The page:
Despite the technological advancement, most of the computer networks require cables to move information from one point to another. There are various types of Mississauga network cabling that are used with LANs. In limited cases, one type of cable may be utilized by the whole network while other types of networks will need a variety of cables. The selection of a cable in a network will depend on the network’s size, topology and protocol.
Invented back in in the 1880’s coaxial cables were mainly used to connect home antennas to the television sets. In 1980’s when 10 Mbps was commonly used, thinnet and thicknet were the only available cables.
Coaxial cables contain an inner copper wire of varying thickness with an insulation coat among other shielding. Due to their stiffness, network administrators experienced difficulties in maintaining and installing thicknet and thinnet cables.
Twisted Pair Cables
Since the coaxial cables were proving to be a huge challenge, the twisted pair cables emerged in the 1990s leading to new cabling standard for Ethernet. The original 10 Mbps also known as category 3 was soon followed by 100 Mbps also known as Cat5. Later, higher speed cables of up to 10 Gbps were invented.
Twisted pair cables come with 8 wires that have been wound together in order to reduce electromagnetic interference. This interference is also known as crosstalk – noise generated by adjacent pairs. Whenever current flows through a wire, a circular magnetic field is created. Therefore, the idea of twisting the cables is to cancel this magnetic field.
Apart from Ethernet networks, a twisted-pair cable is widely used in telephone communication. Twisted pair cables come in two major categories – Shielded Twisted Pair (STP) and Unshielded Twisted Pair (UTP). Modern day networks use UTP because of their affordable costs.
This is a network cable that is made up of glass fiber strands within an insulated casing. Fiber optic cables are specifically designed for high performance in long distance networking. Most of the world’s telephone systems, internet and cable television rely on fiber optics.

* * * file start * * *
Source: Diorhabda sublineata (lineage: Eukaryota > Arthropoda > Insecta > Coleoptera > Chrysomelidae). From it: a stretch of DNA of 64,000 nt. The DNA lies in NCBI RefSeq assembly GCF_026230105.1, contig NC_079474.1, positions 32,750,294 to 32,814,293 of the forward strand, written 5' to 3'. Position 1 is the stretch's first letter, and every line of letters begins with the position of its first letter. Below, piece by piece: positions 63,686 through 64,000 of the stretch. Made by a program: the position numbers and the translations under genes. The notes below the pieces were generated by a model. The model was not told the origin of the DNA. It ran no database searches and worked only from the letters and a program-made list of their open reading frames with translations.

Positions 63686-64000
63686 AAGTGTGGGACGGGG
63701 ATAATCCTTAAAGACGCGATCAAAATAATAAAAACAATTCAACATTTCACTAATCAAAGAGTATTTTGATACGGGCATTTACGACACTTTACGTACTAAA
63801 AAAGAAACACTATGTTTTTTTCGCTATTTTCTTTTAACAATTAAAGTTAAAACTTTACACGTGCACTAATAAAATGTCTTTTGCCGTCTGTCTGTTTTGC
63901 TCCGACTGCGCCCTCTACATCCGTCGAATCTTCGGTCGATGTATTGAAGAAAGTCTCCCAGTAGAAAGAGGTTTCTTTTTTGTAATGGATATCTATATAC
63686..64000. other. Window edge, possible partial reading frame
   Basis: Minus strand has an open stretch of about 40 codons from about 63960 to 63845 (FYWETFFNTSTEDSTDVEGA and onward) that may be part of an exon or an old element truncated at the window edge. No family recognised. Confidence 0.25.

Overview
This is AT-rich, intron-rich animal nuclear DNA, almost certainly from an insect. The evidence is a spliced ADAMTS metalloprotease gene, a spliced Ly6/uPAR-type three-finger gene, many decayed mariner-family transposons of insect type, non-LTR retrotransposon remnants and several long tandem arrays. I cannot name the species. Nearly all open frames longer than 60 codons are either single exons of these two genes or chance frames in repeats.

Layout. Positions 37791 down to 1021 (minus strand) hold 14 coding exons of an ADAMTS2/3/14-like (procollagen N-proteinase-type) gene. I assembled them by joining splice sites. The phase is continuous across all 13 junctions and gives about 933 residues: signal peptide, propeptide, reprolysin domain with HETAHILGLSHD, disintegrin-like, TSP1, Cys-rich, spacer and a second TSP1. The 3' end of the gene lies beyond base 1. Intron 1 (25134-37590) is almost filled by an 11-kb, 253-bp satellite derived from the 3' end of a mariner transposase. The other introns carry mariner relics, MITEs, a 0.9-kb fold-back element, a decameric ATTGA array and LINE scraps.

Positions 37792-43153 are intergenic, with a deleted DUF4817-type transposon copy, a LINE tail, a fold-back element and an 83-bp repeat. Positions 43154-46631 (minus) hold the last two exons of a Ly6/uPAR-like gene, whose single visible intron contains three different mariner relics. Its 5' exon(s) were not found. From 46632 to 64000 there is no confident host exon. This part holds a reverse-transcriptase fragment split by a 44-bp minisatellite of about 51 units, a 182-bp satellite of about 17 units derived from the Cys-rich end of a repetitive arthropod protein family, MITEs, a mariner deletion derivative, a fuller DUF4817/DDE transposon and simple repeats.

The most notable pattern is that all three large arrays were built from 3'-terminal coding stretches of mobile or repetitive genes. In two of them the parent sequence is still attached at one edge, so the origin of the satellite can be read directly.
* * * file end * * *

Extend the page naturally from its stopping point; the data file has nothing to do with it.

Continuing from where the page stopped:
Fiber optic cables transmit data by use of light pulses produced by light-emitting diodes or lasers. This type of cable is made up of a single strand of glass – normally thinner than human hair. At the center of this strand is a “core” which provides the way for the light to the light to travel. The core is normally surrounded by a “cladding” which helps in preventing loss of signals through reflection.
Universal Serial Bus (USB) Cables
This is a high performance networking cable. Most of the modern day computers and their peripheral devices come with in-built technology for this particular technology. Creating a USB network is easy; just connect the USB cable to the USB port. Once the connection is done, the device is automatically connected through USB driver software.
USB interfaces are compatible; for instance, a USB 1.1 and USB 2.0 can easily be networked. Where two connections are supporting USB versions, the link will run at the lower version’s speed.
Serial and Parallel Cables
Since most of the computers did not have Ethernet capability in 1980’s and early 1990’s, and USB had not yet been invented, serial and parallel interfaces were used where PC-to-PC was required. For instance, null-model created a connection between two PCs with data transfer rate of 0.115 and 0.45 Mbps.
Crossover cables are also known as Null modem cables. A crossover cable is used in joining two similar network devices such as network switches or PCs. Networking crossover cables were mainly used to connect two PCs together.
Crossover cables are similar to one another; the only notable difference is the color wires towards the end of the cable’s connector. This color feature was intentionally added by the manufacturers for the purpose of differentiation.